London, UK (June 21, 2005)–In a deal struck with BBC Worldwide, the commercial arm of the BBC, Universal Music has exclusively licensed the rights to exploit content relating to its portfolio of artists from the corporation’s extensive archive of TV and radio content. In addition, Universal will work with BBC Worldwide to identify archive material which could create new broadcast programming opportunities in the UK and overseas.
The archive covers the entire history of rock and pop, as well as including hundreds of hours of classical music.
Universal and BBC Worldwide are identifying program material relating to artists in the Universal stable–including U2, Elton John, The Who, Cream, Van Morrison, Jimi Hendrix, Sting, Bee Gees, The Police, ABBA, and The Cure–which can be used to create a wide range of product for global release.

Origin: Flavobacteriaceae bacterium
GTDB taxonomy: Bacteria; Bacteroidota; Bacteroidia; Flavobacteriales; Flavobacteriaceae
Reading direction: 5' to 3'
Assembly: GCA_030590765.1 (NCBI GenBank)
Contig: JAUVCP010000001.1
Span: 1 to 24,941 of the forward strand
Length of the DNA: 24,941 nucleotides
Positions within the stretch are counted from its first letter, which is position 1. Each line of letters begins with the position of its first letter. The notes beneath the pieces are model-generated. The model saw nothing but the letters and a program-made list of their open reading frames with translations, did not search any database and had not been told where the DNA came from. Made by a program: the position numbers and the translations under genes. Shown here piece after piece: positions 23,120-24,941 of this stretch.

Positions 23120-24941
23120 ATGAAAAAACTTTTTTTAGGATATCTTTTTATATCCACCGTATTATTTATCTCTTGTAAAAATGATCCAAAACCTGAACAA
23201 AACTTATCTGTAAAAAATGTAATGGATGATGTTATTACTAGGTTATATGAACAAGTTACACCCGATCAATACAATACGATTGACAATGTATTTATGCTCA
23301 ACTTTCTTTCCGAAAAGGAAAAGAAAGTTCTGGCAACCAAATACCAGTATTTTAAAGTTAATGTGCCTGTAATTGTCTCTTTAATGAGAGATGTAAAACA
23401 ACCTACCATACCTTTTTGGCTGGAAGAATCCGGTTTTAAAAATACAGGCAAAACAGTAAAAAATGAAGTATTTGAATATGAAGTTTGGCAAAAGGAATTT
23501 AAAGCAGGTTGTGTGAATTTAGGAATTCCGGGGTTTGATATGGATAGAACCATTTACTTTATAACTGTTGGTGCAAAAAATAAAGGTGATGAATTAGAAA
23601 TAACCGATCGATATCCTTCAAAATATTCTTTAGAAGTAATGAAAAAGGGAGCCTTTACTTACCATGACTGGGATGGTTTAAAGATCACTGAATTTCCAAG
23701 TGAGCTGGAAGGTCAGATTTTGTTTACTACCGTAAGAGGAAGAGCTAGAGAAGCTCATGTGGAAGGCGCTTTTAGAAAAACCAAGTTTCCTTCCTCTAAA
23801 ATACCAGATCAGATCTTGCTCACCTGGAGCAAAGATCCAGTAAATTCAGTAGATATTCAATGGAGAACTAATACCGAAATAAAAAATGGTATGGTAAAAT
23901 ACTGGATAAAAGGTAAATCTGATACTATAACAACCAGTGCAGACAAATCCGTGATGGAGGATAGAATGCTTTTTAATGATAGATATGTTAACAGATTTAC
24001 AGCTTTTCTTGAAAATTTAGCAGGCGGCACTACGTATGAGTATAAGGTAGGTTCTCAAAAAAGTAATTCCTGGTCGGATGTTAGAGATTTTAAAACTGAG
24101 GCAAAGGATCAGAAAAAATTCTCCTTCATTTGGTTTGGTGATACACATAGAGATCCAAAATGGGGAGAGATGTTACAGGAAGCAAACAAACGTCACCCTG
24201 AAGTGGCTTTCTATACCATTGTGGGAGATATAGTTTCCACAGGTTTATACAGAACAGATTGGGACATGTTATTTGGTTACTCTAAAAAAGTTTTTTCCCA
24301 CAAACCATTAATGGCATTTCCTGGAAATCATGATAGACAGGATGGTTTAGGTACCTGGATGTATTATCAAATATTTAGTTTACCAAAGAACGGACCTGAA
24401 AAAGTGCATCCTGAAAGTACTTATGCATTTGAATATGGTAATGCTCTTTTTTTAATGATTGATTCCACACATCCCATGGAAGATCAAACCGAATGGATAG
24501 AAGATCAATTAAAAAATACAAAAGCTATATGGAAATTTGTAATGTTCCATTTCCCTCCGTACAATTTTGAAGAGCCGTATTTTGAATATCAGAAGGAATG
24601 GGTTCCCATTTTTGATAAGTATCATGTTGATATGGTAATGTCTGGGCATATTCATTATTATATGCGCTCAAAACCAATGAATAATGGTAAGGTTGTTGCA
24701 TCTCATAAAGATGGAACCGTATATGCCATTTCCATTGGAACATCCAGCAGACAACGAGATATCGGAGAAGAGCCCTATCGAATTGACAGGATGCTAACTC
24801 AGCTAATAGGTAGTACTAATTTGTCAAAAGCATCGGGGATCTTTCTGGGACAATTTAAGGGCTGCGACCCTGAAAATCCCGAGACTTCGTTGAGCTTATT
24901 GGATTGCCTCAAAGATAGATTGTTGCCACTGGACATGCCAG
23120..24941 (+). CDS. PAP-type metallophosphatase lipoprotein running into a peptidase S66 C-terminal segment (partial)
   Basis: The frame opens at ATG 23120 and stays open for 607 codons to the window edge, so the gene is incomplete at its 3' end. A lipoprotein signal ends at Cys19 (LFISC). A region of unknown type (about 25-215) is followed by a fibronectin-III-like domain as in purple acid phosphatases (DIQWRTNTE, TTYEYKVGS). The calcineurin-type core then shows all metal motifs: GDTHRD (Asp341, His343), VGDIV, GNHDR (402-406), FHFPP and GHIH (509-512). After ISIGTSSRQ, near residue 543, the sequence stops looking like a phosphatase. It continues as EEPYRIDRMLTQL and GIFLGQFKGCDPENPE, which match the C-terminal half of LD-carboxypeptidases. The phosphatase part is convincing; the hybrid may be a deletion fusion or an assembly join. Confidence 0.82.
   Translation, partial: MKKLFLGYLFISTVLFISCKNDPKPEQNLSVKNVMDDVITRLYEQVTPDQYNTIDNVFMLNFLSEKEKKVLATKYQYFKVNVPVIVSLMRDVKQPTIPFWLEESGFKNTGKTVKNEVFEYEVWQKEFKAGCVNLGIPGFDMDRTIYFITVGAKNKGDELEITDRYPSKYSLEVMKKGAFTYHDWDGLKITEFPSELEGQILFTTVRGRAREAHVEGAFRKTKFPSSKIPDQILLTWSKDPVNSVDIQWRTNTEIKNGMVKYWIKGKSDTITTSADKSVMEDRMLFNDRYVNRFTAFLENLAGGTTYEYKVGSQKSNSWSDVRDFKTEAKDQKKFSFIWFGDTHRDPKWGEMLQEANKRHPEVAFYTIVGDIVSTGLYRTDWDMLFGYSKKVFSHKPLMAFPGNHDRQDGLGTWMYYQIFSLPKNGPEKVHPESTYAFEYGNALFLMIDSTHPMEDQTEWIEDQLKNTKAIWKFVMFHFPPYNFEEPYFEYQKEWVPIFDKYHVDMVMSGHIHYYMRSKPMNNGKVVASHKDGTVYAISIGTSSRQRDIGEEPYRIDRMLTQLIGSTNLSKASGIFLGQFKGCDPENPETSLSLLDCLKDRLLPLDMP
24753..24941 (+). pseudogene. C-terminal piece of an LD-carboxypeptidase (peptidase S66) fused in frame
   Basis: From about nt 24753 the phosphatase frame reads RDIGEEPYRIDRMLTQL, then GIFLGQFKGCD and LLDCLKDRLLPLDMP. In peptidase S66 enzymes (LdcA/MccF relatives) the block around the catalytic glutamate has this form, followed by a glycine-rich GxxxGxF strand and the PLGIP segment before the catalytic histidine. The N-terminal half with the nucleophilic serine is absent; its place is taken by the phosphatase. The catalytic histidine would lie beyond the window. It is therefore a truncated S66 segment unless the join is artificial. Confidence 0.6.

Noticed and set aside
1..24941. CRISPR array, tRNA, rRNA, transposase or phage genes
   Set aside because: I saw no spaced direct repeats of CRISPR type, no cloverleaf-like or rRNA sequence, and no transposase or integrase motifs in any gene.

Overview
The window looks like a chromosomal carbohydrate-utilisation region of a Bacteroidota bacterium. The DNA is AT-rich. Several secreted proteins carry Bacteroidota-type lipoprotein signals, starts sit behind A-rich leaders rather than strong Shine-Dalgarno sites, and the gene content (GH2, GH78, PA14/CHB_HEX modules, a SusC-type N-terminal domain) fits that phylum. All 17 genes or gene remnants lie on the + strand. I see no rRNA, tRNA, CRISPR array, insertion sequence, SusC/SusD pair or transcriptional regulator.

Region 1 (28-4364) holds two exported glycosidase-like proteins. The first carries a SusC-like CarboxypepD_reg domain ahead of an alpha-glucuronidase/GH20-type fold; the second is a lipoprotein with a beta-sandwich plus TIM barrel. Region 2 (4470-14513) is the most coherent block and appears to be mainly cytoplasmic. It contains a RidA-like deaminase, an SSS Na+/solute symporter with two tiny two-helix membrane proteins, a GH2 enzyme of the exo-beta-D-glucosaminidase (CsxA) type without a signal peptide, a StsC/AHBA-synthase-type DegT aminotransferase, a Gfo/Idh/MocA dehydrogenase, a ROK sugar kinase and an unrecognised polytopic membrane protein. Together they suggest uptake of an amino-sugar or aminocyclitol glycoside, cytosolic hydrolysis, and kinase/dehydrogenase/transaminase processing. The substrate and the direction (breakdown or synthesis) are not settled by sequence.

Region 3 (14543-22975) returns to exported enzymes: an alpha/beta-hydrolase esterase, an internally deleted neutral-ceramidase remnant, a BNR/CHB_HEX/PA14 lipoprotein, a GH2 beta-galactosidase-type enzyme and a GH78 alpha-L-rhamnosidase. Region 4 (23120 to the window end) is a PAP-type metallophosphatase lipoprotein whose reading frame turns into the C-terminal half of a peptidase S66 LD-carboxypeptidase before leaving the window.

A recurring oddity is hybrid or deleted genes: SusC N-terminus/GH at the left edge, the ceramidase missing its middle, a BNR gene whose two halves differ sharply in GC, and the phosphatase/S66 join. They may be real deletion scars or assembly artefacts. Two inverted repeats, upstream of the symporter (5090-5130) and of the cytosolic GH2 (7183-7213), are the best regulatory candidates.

Under the terms of the licence, BBC archive material of Universal artists could be used to produce, in conjunction with the artists, a wide range of commercial products, including albums, DVDs and downloads. The first music to be used from the BBC archive under the new deal is the 27 tracks included on Universal’s Top 10 Cream retrospective, I Feel Free – Ultimate Cream.
The deal is unique in its potential to deliver both commercial value and public service benefit to the BBC. Material from both the BBC and Universal’s archives becomes available, creating a pool of distinctive audiovisual content that the BBC can draw upon to create new music-related programming for broadcast in the UK, and for BBC Worldwide to exploit internationally.
The deal is the first of its kind between BBC Worldwide and a key music industry partner, and is part of the company’s strategy to work with the music industry in deriving greater value from the wealth of music-related material in the corporation’s archive.
Universal Music Group